Czech Republic’s Martina Sáblíková claimed her 11th consecutive International Skating Union (ISU) Speed Skating World Cup long-distance title after taking gold in the 3,000 metres event at the final in Norwegian city Stavanger today.
The triple Olympic gold medallist clocked a winning time of 4 min 04.21sec to beat nearest challenger Antoinette de Jong of The Netherlands by 1.14 seconds and seal her World Cup triumph with a total of 630 points.
Russia’s Anna Yurakova, who came fourth today, ended up 235 points behind in second.
De Jong finished a further 35 points back in third, while fellow Dutchwoman Melissa Wijfje, the bronze medallist today in 4:05.59, came fourth in the rankings.
Sáblíková dominated the long distances as usual this season, winning four of five 3,000m races and the only 5,000m race in Dutch town Heerenveen.
In the women’s 500m, Japan’s Nao Kodaira triumphed in a time of 37.14 to secure the World Cup with one race remaining.
European sprint champion Karolina Erbanova of the Czech Republic came second in 37.87, while the United States’ Heather Bergsma took bronze in 38.13.
World champion Kodaira, 30, has won all seven 500m World Cup races she has skated this season and will be looking to make it eight out of eight tomorrow.
Bergsma grabbed gold and the World Cup in the women’s 1,000m, posting a time of time of 1:14.85 to take her sixth win in as many outings this season.
Kodaira came away with silver in 1:14.90, while the bronze went to Erbanova in 1:15.22.
Fourth-place finisher Miho Takagi of Japan took the overall silver and The Netherlands’ Marrit Leenstra finished down in sixth to drop to third in the final rankings.
On the men’s side, The Netherlands’ Kjeld Nuis concluded a near-perfect season with a gold medal to take the 1,000m World Cup.
The world champion was the only competitor to beat the 1:09 barrier, securing the World Cup with a time of 1:08.76 as Canada’s Vincent De Haitre and fellow Dutchman Kai Verbij ended up second and third respectively in the final rankings.
De Haitre also took today’s silver in 1:09.28, while Germany’s Nico Ihle won the bronze in 1:09.42.
The Netherlands’ Dai Dai Ntab won today’s men’s 500m, with countrymen Ronald Mulder, Verbij and Jan Smeekens coming second, third and fourth.
Top-ranked Ruslan Murashov of Russia was not able to secure the World Cup win, finishing fifth behind the Dutch quartet.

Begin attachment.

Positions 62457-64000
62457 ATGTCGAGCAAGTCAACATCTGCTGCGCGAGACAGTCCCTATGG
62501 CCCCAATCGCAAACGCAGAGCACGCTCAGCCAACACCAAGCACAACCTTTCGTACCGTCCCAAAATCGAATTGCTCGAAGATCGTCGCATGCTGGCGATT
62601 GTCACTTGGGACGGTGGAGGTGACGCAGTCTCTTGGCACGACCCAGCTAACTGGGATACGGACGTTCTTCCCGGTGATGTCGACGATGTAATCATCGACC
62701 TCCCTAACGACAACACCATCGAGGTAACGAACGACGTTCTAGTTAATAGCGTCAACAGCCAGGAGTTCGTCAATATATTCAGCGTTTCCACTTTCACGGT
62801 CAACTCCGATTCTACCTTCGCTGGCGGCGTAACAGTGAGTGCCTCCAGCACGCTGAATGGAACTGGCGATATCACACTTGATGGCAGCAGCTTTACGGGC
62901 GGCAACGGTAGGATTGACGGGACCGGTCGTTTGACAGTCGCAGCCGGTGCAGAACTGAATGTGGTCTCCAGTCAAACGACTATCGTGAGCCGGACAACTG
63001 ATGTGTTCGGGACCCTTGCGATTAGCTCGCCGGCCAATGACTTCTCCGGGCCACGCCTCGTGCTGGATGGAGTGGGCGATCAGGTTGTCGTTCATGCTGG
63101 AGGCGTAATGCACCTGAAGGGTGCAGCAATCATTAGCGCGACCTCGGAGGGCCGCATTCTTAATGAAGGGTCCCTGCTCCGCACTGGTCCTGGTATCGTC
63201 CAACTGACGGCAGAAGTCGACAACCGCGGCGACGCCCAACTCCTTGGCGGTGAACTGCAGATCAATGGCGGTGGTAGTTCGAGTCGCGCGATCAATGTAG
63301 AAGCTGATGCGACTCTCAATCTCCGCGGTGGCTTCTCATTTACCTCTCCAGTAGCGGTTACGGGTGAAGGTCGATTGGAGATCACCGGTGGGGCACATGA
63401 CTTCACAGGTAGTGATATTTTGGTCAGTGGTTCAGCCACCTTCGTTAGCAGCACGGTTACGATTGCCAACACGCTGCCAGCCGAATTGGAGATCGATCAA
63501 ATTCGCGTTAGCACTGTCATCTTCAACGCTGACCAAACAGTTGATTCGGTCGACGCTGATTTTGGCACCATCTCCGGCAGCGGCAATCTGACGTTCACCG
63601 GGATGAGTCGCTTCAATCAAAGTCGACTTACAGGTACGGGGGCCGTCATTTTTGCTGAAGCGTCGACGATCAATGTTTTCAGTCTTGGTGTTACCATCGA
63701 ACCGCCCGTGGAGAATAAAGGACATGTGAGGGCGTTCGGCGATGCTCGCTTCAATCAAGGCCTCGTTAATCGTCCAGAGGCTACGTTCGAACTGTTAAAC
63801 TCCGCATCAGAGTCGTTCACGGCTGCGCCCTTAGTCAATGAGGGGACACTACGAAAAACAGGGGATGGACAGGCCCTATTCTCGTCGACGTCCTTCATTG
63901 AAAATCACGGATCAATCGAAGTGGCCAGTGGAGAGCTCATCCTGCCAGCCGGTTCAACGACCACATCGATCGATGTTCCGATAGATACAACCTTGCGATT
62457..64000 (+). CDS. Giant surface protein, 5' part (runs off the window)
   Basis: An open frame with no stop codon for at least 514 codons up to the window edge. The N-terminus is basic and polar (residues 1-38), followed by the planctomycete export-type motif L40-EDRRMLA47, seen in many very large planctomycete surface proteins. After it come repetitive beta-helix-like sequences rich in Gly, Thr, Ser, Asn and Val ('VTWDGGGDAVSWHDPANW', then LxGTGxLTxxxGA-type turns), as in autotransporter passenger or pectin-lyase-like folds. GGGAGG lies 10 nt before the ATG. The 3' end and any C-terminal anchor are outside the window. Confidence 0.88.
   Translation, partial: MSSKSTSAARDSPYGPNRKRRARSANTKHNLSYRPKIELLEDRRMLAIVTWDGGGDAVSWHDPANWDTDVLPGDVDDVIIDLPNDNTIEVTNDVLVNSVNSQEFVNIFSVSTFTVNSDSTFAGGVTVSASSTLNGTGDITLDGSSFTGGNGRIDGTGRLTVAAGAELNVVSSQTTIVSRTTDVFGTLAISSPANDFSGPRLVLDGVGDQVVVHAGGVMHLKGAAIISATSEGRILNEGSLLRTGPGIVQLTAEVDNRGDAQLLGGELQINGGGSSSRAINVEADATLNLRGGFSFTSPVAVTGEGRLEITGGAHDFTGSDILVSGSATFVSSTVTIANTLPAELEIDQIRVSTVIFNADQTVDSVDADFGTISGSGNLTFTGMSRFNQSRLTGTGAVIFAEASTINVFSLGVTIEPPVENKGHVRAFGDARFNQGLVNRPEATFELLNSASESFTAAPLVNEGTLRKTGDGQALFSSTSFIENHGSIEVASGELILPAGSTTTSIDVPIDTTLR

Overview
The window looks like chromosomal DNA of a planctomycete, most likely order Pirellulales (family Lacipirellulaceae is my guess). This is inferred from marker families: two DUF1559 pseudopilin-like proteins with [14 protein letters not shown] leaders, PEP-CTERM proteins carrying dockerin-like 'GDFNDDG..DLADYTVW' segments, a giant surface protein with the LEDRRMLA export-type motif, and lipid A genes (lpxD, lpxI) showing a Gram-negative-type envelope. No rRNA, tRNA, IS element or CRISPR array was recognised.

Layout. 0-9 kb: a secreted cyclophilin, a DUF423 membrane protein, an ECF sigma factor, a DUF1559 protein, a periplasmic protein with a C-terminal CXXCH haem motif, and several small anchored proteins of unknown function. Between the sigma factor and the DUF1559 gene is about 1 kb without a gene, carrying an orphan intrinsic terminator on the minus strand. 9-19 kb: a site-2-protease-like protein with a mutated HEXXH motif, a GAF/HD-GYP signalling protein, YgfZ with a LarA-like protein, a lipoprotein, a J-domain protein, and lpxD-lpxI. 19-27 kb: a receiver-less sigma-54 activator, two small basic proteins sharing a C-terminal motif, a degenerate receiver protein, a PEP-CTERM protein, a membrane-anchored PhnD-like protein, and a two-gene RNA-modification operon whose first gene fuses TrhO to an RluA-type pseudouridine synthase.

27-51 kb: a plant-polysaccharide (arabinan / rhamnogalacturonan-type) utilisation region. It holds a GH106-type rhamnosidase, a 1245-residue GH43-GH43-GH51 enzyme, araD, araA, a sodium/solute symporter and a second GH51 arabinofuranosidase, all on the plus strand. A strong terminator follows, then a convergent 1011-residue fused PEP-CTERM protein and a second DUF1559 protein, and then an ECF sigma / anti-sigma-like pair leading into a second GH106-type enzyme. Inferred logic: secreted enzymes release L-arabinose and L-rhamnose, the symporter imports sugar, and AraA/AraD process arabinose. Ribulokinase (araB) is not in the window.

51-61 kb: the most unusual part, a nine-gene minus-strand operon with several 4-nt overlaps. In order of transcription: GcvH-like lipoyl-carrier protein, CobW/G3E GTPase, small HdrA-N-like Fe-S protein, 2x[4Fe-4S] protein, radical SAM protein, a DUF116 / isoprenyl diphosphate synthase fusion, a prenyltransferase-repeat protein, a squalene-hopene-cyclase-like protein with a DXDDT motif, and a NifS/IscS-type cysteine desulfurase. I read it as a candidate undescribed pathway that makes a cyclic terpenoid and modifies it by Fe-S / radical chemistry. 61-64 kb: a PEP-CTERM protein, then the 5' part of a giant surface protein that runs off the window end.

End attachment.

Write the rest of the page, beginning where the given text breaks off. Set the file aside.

Ntab grabbed his second career World Cup win in 34.93, with Mulder taking silver in 34.99.
Verbij took the bronze in 35.01, beating Smeekens by a mere 0.006 seconds.
Ntab, Mulder and Verbij can still push Murashov off top spot tomorrow.
Russia’s Pavel Kulizhnikov is ranked third at the moment, but is not competing in Stavanger.
The Netherlands’ Jorrit Bergsma won the men’s long-distance World Cup after winning today’s 5,000m in 6:17.74.
New Zealand’s Peter Michael had to beat Bergsma to win the World Cup and despite trying to attack his opponent in the early stages of the race, he could only manage a 10th-place finish and dropped to third position in the final rankings.
Canada’s Ted-Jan Bloemen took silver in 6:18.46 and also ended up second in the final classification.
Dutchman Erik Jan Kooiman claimed bronze in 6:19.07 to finish fourth in the final ranking.
Japan clocked a time of 3:00.60 to beat The Netherlands by 1.82 seconds in the women’s team pursuit today, securing overall victory in the process.
Both countries had won two team pursuit races prior to the final and with Japan’s victory in Stavanger, they ended up level on 430 points.
Japan took home the World Cup because they had three gold medals, one more than The Netherlands.
Russia took the bronze today in 3:02.93 and finished third in the ranking as well with 384 points.
In the men’s team pursuit, The Netherlands and Norway fought a tough battle before the former came out on top.
A time of 3:43.02 was 0.33 seconds faster than that of the home team, who the Dutch beat to the World Cup title.
Japan took the bronze in 3:44.09 and finished third in the overall rankings.
Action in Stavanger is due to conclude tomorrow.